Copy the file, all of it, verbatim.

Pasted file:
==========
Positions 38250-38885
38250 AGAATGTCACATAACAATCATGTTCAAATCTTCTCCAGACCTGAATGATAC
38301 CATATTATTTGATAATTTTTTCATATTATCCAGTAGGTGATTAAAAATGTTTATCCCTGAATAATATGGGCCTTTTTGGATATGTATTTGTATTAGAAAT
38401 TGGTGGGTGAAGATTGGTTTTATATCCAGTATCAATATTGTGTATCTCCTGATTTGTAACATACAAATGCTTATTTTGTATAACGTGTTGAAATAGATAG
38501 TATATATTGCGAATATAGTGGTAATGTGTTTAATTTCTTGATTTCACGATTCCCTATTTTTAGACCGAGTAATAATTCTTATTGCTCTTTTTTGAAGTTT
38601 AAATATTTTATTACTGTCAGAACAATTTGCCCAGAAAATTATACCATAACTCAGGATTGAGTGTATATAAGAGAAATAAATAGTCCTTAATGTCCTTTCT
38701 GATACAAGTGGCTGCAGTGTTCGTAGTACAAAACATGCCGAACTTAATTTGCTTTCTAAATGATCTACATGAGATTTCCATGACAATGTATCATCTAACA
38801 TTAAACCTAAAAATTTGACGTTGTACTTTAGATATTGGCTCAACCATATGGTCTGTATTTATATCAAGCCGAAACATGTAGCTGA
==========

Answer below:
Positions 38250-38885
38250 AGAATGTCACATAACAATCATGTTCAAATCTTCTCCAGACCTGAATGATAC
38301 CATATTATTTGATAATTTTTTCATATTATCCAGTAGGTGATTAAAAATGTTTATCCCTGAATAATATGGGCCTTTTTGGATATGTATTTGTATTAGAAAT
38401 TGGTGGGTGAAGATTGGTTTTATATCCAGTATCAATATTGTGTATCTCCTGATTTGTAACATACAAATGCTTATTTTGTATAACGTGTTGAAATAGATAG
38501 TATATATTGCGAATATAGTGGTAATGTGTTTAATTTCTTGATTTCACGATTCCCTATTTTTAGACCGAGTAATAATTCTTATTGCTCTTTTTTGAAGTTT
38601 AAATATTTTATTACTGTCAGAACAATTTGCCCAGAAAATTATACCATAACTCAGGATTGAGTGTATATAAGAGAAATAAATAGTCCTTAATGTCCTTTCT
38701 GATACAAGTGGCTGCAGTGTTCGTAGTACAAAACATGCCGAACTTAATTTGCTTTCTAAATGATCTACATGAGATTTCCATGACAATGTATCATCTAACA
38801 TTAAACCTAAAAATTTGACGTTGTACTTTAGATATTGGCTCAACCATATGGTCTGTATTTATATCAAGCCGAAACATGTAGCTGA